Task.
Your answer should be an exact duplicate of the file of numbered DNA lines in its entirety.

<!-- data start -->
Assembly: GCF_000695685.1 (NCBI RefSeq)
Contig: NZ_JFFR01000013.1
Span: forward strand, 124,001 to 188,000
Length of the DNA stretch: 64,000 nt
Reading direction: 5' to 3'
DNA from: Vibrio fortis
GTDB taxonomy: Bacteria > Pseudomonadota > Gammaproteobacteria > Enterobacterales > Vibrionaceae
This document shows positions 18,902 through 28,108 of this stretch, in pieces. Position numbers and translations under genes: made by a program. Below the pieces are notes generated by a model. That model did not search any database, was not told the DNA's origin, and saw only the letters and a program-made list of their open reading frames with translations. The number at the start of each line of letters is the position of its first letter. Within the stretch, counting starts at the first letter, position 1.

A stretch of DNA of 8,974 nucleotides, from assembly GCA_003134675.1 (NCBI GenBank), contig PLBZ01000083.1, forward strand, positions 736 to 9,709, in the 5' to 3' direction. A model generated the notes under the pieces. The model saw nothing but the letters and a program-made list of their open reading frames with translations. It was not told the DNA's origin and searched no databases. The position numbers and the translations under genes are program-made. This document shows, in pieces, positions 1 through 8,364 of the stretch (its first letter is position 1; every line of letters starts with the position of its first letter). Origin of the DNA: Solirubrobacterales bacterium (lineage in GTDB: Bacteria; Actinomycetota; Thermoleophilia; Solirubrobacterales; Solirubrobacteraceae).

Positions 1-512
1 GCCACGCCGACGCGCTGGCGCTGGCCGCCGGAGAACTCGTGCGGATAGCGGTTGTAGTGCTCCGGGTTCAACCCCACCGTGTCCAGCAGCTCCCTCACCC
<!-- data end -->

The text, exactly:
Assembly: GCF_000695685.1 (NCBI RefSeq)
Contig: NZ_JFFR01000013.1
Span: forward strand, 124,001 to 188,000
Length of the DNA stretch: 64,000 nt
Reading direction: 5' to 3'
DNA from: Vibrio fortis
GTDB taxonomy: Bacteria > Pseudomonadota > Gammaproteobacteria > Enterobacterales > Vibrionaceae
This document shows positions 18,902 through 28,108 of this stretch, in pieces. Position numbers and translations under genes: made by a program. Below the pieces are notes generated by a model. That model did not search any database, was not told the DNA's origin, and saw only the letters and a program-made list of their open reading frames with translations. The number at the start of each line of letters is the position of its first letter. Within the stretch, counting starts at the first letter, position 1.

A stretch of DNA of 8,974 nucleotides, from assembly GCA_003134675.1 (NCBI GenBank), contig PLBZ01000083.1, forward strand, positions 736 to 9,709, in the 5' to 3' direction. A model generated the notes under the pieces. The model saw nothing but the letters and a program-made list of their open reading frames with translations. It was not told the DNA's origin and searched no databases. The position numbers and the translations under genes are program-made. This document shows, in pieces, positions 1 through 8,364 of the stretch (its first letter is position 1; every line of letters starts with the position of its first letter). Origin of the DNA: Solirubrobacterales bacterium (lineage in GTDB: Bacteria; Actinomycetota; Thermoleophilia; Solirubrobacterales; Solirubrobacteraceae).

Positions 1-512
1 GCCACGCCGACGCGCTGGCGCTGGCCGCCGGAGAACTCGTGCGGATAGCGGTTGTAGTGCTCCGGGTTCAACCCCACCGTGTCCAGCAGCTCCCTCACCC